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Social workers to get further support to promote positive mental health

Prime minister announces package of measures designed to focus on prevention

Published on 20th June 2019

Social workers are to be given extra support to promote good mental health under a package of prevention measures announced by the prime minister.

Professional standards for social workers across England will be updated to increase their knowledge and skills when helping those with mental health issues. 

The proposal is just one of a package of reforms aimed at overhauling society’s approach to mental illness.

Under the plans, every new teacher will be trained in how to spot the signs of mental health problems. There will also be a public awareness campaign around looking after your mental health called Every Mind Matters, launching in October. From 2020 parents will also get access through the campaign to targeted advice on how to deal with issues like stress, online bullying and self-harm.

Other reforms include:

- All 1.2 million NHS staff will be encouraged to take suicide prevention training from the Zero Suicide Alliance, which is supported with £2 million of government investment.

- Support for school mental health leads so they can help children struggling with self-harm and risk of suicide.

- Access to world-class teaching and training materials for all teachers to use in classrooms to meet the new requirements for mental health education for all primary and secondary pupils.

- Extra funding to support local authorities to strengthen and deliver local suicide prevention plans so that they better meet the needs of the people they serve.

The plans also include measures to fast track action against undignified and unequal treatment for those in mental crisis – including by committing to overhaul the Mental Health Act.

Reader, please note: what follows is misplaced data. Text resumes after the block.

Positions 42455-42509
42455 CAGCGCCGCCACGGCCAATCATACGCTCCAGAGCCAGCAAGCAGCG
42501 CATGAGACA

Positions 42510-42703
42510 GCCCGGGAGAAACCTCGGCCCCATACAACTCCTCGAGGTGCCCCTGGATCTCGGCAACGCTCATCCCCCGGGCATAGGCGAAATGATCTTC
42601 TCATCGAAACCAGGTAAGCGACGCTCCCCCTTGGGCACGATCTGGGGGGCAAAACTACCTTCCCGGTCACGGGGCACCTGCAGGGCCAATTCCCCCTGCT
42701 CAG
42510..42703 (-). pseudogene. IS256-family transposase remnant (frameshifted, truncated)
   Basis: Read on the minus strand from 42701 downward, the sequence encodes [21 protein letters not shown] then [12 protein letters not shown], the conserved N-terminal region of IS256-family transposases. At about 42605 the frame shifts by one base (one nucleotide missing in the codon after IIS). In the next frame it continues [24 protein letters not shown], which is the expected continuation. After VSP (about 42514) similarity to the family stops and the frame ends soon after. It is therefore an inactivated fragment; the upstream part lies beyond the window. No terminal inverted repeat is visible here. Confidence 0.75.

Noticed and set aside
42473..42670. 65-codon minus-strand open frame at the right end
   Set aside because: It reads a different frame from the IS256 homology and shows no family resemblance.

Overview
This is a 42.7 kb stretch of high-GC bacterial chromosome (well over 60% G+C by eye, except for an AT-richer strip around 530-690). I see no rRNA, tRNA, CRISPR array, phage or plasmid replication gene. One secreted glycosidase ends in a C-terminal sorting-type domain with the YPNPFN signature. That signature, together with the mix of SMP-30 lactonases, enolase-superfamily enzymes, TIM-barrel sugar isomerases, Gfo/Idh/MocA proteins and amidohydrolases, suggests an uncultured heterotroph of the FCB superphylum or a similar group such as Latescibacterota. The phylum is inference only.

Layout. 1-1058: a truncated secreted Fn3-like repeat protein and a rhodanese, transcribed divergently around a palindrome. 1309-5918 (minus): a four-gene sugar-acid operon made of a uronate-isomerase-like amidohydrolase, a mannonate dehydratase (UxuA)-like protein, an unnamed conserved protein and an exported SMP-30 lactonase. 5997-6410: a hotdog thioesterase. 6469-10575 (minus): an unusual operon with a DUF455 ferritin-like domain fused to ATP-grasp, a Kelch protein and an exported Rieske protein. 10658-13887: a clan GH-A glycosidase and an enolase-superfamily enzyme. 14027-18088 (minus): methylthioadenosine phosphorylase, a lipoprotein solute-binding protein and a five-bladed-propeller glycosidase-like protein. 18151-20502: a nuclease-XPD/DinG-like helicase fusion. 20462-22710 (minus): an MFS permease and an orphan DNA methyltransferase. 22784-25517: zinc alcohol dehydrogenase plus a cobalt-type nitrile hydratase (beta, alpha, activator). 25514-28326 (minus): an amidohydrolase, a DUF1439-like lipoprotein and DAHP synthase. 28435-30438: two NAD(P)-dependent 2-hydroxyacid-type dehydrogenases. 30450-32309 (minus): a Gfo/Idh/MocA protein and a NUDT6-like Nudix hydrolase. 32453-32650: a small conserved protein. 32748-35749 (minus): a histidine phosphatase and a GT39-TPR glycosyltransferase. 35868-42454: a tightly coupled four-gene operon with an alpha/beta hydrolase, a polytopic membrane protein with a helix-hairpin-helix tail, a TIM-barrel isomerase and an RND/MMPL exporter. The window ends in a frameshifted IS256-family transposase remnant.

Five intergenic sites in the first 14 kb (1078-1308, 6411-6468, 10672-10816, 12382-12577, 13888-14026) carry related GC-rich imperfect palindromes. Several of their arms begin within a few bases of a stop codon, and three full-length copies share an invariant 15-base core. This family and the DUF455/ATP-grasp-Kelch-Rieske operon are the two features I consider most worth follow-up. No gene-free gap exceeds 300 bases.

This legislation will include banning the use of police cells as a place to detain people experiencing mental illness.

Theresa May confirmed that a White Paper will be published before the end of the year in response to Sir Simon Wessely’s review of the Mental Health Act, setting out the steps taken to tackle unequal treatment faced by ethnic minority groups.

Prime Minister Theresa May said: "Too many of us have seen first-hand the devastating consequences of mental illness, which is why tackling this burning injustice has always been a personal priority for me.

"But we should never accept a rise in mental health problems as inevitable.

"It’s time to rethink how we tackle this issue, which is why I believe the next great revolution in mental health should be in prevention.

"The measures we’ve launched today will make sure at every stage of life, for people of all backgrounds, preventing mental illness gets the urgent attention it deserves," she added.

Vulnerable people are known to be at greater risk of mental illness, including those who face financial difficulties such as problem debt. Government will launch a new breathing space scheme to provide respite from debt collection while people seek support to help prevent the onset of mental health problems - with special access for those receiving crisis treatment.

The prime minister also announced £1 million to the Office of Students for a competition to find innovative new ways to support mental health at universities and colleges and support given to new parents from health visitors and other professionals will be modernised to better support their babies’ behavioural and emotional development.

Theresa May also pledged greater transparency in how money is spent on mental health services, with a commitment to independent audits to ensure that the funding committed under the NHS Long-Term plan reaches the front line.

Professor Wendy Burn, President of the Royal College of Psychiatrists said: "We strongly welcome today’s announcements from the Prime Minister. Her commitment to parity of esteem for mental health will lead to better care for people with a mental illness.

"We fully support the need for a greater investment in prevention so that people can live happier, healthier and more independent lives.

"The Independent Review of the Mental Health Act was an important step in making sure that people get the support and care they need when they are at their most vulnerable. It is good to see the start of the implementation of the recommendations from the review particularly in the area of equality.

"But success will depend on continued commitment from future prime ministers to drive sustained investment and improvement across government departments," she added.

 

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